105 Identifying the autoconversion process in continental stratus and strato-cumulus clouds using novel ground-based remote sensing techniques

Monday, 7 July 2014
Claudia Acquistapace, University of Cologne, Köln, Germany; and U. Löhnert, M. Maahn, A. Hirsikko, and P. Kollias

Clouds play an essential role in Earth's climate system through their interaction with solar and long-wave radiation, their contribution to the global hydrological structure and the vertical transport of energy and mass. Several microphysical processes that act at small scale contribute and control the lifetime of clouds (condensation, evaporation, autoconversion, accretion etc). Understanding how these processes work is essential for accurate predictions of weather and climate. However, because these processes take place on the sub-grid scale of numerical models, these cloud microphysical processes must be parameterized. In clouds without the frozen phase, one of these processes is the so-called autoconversion, which quantifies the collision/coalescence between clouds droplets to form small drizzle droplets, which then have a significant sedimentation velocity and can lead to rapid precipitation development via the accretion process. Autoconversion is usually parameterized in numerical models by means of a threshold in liquid water mass mixing ratio. Such thresholds are typically obtained from small-scale models with explicit representations of cloud microphysics. Observations of the autoconversion process are rare and there is need to assess the employed parameterization schemes that describe when clouds begin to precipitate.

Different ground-based remote sensing techniques are currently being exploited to be able to characterize the location in the cloud, the thermodynamic and environmental conditions and cloud drop size distribution moments (number concentration, water content) where the onset of precipitation occurs. Here, a one year data set (March 2012-March2013) of single layer liquid water clouds obtained at the Jülich ObservatorY for Cloud Evolution (JOYCE) located at the Forschungszentrum Jülich, Germany is analyzed. The Cloudnet target categorization scheme is applied continuously to the cloud radar, ceilometer and microwave radiometer measurements constrained by temperature profiles from a numerical weather prediction model. The Cloudnet scheme allows for the differentiation of precipitating and non-precipitating clouds. The two populations are analyzed with respect to variables such as total column liquid water path, cloud geometrical thickness, cloud base/top temperature etc. The derived statistical distributions are used for the evaluation of numerical models using parameterizations of cloud microphysical processes and allow concluding if precipitation initialization is taking place under the same conditions as observations suggest.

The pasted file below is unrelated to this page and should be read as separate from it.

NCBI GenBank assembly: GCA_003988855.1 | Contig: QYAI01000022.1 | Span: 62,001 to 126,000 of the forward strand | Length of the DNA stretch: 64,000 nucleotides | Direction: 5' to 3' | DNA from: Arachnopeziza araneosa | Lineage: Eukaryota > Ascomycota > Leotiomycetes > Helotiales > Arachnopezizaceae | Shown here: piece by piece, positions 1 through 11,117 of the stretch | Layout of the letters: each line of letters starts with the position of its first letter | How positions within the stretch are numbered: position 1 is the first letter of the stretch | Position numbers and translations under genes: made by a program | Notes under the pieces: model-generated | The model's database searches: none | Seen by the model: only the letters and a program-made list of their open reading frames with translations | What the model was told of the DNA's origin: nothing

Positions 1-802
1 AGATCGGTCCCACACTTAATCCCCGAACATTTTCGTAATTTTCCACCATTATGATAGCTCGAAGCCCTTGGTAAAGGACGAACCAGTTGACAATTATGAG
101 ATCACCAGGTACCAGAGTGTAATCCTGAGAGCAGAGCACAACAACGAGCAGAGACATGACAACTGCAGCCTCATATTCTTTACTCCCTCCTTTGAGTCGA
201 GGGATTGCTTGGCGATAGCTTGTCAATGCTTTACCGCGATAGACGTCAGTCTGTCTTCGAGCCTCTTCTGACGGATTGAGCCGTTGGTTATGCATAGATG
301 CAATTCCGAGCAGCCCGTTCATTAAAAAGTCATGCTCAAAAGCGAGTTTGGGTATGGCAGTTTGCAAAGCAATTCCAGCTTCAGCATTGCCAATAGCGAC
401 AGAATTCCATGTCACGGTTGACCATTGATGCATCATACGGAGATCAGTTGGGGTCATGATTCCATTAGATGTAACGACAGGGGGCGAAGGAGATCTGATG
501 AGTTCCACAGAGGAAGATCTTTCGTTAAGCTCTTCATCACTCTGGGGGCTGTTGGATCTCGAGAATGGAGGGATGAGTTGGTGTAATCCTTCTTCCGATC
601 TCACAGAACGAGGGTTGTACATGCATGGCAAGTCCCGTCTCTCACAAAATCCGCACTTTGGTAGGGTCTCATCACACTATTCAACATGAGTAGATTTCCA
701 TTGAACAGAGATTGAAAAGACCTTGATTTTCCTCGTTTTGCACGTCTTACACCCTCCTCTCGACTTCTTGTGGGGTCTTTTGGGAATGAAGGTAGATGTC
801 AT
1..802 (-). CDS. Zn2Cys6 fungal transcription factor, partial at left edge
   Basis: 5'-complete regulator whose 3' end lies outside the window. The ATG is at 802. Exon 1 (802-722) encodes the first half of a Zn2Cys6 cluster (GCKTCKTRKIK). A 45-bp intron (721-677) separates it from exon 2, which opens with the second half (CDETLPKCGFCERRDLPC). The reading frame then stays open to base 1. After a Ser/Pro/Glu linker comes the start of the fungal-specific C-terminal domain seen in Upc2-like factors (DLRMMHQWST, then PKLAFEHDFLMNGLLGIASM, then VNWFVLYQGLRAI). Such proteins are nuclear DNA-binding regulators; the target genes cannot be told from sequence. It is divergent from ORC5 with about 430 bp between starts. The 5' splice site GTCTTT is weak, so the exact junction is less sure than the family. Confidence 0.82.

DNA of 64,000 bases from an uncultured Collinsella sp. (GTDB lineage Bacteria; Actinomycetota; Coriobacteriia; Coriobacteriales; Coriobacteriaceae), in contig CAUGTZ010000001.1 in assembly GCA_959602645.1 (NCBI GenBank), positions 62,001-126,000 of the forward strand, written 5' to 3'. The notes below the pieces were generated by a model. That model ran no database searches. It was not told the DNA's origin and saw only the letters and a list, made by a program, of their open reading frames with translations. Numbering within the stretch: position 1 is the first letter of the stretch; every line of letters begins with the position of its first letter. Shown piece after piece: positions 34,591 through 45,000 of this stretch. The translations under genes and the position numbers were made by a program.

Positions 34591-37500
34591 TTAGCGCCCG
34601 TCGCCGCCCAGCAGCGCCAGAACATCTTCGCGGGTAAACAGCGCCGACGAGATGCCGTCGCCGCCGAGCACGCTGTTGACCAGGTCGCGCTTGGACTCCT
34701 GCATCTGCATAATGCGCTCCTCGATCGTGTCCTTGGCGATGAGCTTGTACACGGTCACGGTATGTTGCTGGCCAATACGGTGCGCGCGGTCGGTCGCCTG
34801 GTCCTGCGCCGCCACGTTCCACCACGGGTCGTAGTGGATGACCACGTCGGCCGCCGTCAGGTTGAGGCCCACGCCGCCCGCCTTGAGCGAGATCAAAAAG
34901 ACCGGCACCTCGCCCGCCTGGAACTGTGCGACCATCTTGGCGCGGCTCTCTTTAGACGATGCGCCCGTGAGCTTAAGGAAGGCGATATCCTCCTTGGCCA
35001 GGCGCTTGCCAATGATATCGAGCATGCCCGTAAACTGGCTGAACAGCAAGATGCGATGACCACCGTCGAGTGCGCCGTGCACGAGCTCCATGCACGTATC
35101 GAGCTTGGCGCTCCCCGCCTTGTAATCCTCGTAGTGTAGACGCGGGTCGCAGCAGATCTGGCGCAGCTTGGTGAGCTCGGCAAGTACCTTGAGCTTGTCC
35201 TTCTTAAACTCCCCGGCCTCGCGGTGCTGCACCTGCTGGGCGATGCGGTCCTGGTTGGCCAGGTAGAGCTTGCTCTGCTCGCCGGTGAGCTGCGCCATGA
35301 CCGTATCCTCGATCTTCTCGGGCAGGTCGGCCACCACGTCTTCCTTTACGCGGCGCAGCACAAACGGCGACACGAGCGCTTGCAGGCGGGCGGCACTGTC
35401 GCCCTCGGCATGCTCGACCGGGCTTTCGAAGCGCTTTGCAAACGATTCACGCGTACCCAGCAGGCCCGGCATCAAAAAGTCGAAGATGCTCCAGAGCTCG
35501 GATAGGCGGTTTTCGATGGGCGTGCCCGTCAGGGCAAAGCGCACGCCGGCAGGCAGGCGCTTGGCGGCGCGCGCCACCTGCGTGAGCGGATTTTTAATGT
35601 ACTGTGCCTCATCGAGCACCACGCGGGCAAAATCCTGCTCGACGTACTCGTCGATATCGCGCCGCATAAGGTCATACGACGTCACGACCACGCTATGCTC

Preliminary analysis indicates that the Cloudnet scheme does not allow exactly pinpointing the moment of the onset of the autoconversion process because the scheme applies only a threshold in radar reflectivity. Thus, this contribution makes use of a novel approach based on higher Doppler spectra moments (as opposed to the "standard" moments reflectivity, Doppler velocity and Doppler width) obtained from the MIRA cloud radar at JOYCE. One of these higher moments is the skewness of the radar Doppler spectrum, with which deviations from the ideal Gaussian shape of the spectrum can be detected. Note, that cloud droplets only without any significant fall velocity but under the influence of turbulence will lead to a Gaussian Doppler spectrum, whereas the onset of drizzle will lead to a deviation from the ideal Gaussian form (i.e. positive skewness at first). This contribution will show analyses of case studies of clouds at the onset of precipitation. Skewness values observed at cloud base, cloud top and within the cloud are derived as a function of reflectivity. Based on this, the Cloudnet scheme can also be evaluated and additionally, a more detailed insight into the validity of autoconversion parameterizations in numerical models can be obtained.

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